The Power of Threes


As I mentioned in my last post Norman Drummond led our HT conference on Wednesday.

I had the pleasure of giving the vote of thanks where I mentioned the power of the tricolon, e.g. “I came, I saw, I conquered” – which is a technique that many outstanding speakers use to great effect – Norman being such a person. I was introduced to the tricolon by another of my former Selkirk High School colleagues in the form of David Shanks, erstwhile Principal Teacher of Classics.  Dave Shanks was an exceptional teacher, with the number of pupils taking Higher Latin at the school often exceeding any other school in Scotland (including all the private schools) – I’ll maybe post a poem I wrote for Dave in another entry.  Dave taught me that the power of three in oratory terms was an ancient as our language

I mentioned the power of three again on Thursday when I was talking to our East Lothian Council’s leadership team about the leadership programme we are hoping to develop.  A key aspect of that programme will be that people will work in threes as opposed to the traditional pairs arrangement. I was interested when David Spilsbury, our Head of Corporate Finance, supported that concept and referred to how the British Army worked in threes – as opposed to the U.S Army who work a buddy system. I’m sure I’ve heard this before but I can’t find a link to establish if indeed this is the case – pointers welcome.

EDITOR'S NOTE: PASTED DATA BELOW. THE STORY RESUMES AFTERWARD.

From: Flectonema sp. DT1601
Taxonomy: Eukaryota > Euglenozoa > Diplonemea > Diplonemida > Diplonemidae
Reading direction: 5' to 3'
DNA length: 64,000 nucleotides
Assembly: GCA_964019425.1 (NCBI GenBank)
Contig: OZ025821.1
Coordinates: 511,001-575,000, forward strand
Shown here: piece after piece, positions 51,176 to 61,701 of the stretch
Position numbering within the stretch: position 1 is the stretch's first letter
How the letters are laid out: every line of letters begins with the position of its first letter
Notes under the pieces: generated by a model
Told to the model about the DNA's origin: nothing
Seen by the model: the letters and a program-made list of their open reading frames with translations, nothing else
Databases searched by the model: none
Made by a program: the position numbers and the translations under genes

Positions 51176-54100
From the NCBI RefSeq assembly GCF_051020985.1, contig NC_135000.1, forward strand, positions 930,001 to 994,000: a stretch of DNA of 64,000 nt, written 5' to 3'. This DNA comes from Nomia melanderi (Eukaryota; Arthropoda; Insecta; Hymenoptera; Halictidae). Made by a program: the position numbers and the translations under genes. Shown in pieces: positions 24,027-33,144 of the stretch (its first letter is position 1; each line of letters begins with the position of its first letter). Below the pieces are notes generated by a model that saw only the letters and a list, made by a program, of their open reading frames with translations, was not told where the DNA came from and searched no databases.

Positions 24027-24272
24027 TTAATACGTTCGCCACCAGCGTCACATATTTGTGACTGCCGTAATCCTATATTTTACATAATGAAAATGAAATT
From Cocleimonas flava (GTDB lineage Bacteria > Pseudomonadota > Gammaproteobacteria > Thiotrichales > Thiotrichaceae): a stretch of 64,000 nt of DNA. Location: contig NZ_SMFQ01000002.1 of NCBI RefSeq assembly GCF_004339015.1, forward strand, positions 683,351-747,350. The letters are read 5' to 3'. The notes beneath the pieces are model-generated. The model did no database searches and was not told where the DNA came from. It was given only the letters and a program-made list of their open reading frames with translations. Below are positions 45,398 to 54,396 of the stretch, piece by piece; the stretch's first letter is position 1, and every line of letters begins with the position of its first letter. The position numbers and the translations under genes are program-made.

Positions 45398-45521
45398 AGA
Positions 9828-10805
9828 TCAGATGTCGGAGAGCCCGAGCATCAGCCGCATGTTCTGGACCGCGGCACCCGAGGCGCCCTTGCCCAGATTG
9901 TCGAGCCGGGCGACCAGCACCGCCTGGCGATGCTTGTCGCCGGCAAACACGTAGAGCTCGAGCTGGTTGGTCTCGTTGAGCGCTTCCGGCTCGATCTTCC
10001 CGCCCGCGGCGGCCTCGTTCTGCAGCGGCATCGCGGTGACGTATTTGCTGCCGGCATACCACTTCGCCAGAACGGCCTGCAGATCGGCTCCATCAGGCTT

To complete the link, Norman Drummond’s focus on Wednesday had been on co-coaching (the coach and the person being coached both benefiting from the process) I do believe that we too often set people up in pairs, e.g.  mentoring, coaching, buddying – when in actual fact a three way relationship can be much more productive.

3 thoughts on “The Power of Threes

  1. The British Army does indeed use threes. It stems from the old triangular defence is best mode. ie three sections of 10 make a 30 man platoon, 3 platoons make a company, 3 rifle companies in a battalion (with additional support companies and admin) 3 battalions or regiments (tanks/artillery) in a Brigade, 3 brigades in a division and 3 divs in a Corps. This also applies with artillery (3 troops equals a battery etc) and tanks 3 tanks in a section 9 in a troop etc etc.

    It also means that one man can carry a wounded buddy whilst the other defends them both.

    In the class I group mine into 2 girl one boy if the boy is weak at writing etc. I also make them march (quietly) in three along zer corridor ja! And they don’t call me Adolf either…. 😎

  2. Been doing tri-party meetings with nursery staff. One videos the other and they both watch separately and write comments. Then I come along and help them with the follow up discussion where they comment on the video.

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